IOC completes on-site inspection on positive note
PYEONGCHANG, Gangwon Province ― PyeongChang came one step closer to hosting the 2018 Winter Olympics on Friday, passing its first big test from the International Olympic Committee.
The IOC team, which arrived here on Monday, showed satisfaction after completing its on-site inspection for the city’s bid for the 2018 Winter Games, according to PyeongChang’s bid committee.
On the fifth day of its visit, the 14-member panel traveled from PyeongChang to Gangneung, the coastal city on the East Sea, where five ice stadiums for speed skating, figure skating and short track, curling and ice hockey, and the Olympic village and reporters’ village will be located.
Although the IOC team could only see the curling venue at the Gangneung Indoor Ice Rink as the rest will be built if the city wins the bid, the bid committee provided presentations at each of the proposed venues.
International Olympic Committee inspectors attend PyeongChang 2018 bid committee’s presentations on five areas, including marketing and legal aspects, at Alpensia Resort’s convention center in PyeongChang, Gangwon Province, Friday. (Yonhap News)
The delegates’ short trip to Gangneung, approximately 30 minutes’ drive from PyeongChang, was also an important task, according to the bid committee.
PyeongChang’s plan is to run the Olympics in two major clusters: the Alpensia Cluster, around the Alpensia Resort, which would host snow events and also the sliding sports, and the Coastal Cluster, in Gangneung, which would stage ice events.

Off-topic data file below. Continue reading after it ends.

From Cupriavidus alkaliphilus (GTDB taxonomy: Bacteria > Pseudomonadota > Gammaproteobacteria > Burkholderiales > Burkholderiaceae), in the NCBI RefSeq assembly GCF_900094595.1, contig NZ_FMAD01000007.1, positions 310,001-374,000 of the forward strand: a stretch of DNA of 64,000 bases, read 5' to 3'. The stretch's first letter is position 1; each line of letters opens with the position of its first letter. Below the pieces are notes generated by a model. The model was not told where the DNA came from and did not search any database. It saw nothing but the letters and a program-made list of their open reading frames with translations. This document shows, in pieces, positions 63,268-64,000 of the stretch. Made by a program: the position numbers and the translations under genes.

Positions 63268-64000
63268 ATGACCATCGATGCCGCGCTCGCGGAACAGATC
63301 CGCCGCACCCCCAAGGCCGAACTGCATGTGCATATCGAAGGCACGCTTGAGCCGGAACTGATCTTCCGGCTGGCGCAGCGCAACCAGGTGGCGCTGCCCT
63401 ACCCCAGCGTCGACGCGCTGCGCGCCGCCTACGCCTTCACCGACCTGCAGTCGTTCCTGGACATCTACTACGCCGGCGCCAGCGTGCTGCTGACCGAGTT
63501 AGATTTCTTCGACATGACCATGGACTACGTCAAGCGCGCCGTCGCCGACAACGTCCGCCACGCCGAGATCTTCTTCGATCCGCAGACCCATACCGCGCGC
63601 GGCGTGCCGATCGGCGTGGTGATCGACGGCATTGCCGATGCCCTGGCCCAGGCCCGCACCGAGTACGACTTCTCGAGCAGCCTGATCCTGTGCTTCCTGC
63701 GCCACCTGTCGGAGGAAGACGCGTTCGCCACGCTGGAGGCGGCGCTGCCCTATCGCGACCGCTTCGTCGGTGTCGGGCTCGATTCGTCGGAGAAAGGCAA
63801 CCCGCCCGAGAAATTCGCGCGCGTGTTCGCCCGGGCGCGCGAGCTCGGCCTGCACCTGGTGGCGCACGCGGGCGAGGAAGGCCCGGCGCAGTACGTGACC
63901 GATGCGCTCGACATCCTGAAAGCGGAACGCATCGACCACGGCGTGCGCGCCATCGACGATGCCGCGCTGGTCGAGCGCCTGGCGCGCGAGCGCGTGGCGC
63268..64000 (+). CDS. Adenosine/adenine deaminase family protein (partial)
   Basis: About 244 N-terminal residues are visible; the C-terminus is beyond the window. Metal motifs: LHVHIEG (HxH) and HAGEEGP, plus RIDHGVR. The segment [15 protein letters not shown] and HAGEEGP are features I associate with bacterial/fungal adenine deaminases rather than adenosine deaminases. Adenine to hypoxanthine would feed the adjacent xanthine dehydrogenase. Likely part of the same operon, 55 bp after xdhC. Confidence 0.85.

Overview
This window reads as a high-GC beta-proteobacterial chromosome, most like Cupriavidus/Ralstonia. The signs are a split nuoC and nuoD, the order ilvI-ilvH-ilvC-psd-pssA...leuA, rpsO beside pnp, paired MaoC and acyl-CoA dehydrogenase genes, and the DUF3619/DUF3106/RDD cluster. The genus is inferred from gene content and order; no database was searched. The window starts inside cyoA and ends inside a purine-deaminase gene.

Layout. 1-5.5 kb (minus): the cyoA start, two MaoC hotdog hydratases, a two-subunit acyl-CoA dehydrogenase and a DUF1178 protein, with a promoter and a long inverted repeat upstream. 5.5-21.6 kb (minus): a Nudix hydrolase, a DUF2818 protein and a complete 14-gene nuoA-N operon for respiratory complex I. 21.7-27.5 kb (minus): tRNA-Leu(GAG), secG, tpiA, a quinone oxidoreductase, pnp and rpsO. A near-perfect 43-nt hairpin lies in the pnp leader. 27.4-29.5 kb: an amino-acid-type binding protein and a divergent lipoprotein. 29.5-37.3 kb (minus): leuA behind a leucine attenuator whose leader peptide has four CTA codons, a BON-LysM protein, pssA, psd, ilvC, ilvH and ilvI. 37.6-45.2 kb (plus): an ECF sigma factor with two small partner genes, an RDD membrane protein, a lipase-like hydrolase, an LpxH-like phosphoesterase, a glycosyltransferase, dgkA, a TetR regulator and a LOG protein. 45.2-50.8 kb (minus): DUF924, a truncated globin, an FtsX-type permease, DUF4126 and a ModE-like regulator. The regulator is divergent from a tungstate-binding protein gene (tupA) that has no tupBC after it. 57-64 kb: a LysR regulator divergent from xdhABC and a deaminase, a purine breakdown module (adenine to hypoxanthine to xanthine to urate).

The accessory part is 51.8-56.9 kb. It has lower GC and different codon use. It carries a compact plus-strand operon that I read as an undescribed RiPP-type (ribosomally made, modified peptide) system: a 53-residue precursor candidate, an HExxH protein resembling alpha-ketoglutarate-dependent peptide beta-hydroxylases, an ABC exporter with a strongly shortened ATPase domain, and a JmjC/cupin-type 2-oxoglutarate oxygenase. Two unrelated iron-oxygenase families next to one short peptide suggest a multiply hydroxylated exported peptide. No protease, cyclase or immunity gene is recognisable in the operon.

Emphasizing the proximity between the two main clusters, PyeongChang has been trying hard to convince the IOC members that it will run one of the most “compact Olympics” in history. The IOC panel carried out an on-the-ground inspection at the Alpensia Resort on Thursday.
On Friday, IOC delegates started the day by attending presentations on the city’s proposals, including political and economic structure, legal aspects and marketing.
The media was not allowed to attend as all the presentations were delivered to the IOC panel during a four-hour closed door meeting. However, the bid committee held a mock session before the meeting, showing a glimpse of some presentations to the media.
During the mock session, Park Won-ho, a professor in political science at Seoul National University, explained that hosting the Winter Olympics here will bring political and economic stability.
Asked about tensions between North and South Korea, Park said that the tensions on the Korean Peninsula should not affect PyeongChang’s bid, noting that “it has been on―going for the past 60 years while Korea hosted various international events.“
Park also noted that 91 percent of the people in the country support PyeongChang’s bid, and 93 percent of the residents of Gangwon Province back the project.
“We have enough support from the government. President Lee Myung-bak paid a visit here to see the IOC evaluation team. That shows PyeongChang’s 2018 Olympic is on top of the national agenda,” said Park before attending the meeting with the IOC members.
On their final day in PyeongChang, the IOC delegation is scheduled to attend five more presentations, including those on technology, media operations and safety and security. Then, they will hold a news conference to close their week-long inspection here, possibly giving some feedback on PyeongChang’s bid campaign.
PyeongChang, a popular winter sports resort city in Gangwon Province, is competing against Munich in Germany and the French town of Annecy for the 2018 Winter Games.
After a week-long break, the IOC inspection team will head to Munich to wrap up their tours of the three bidding cities.
By Oh Kyu-wook (email@example.com)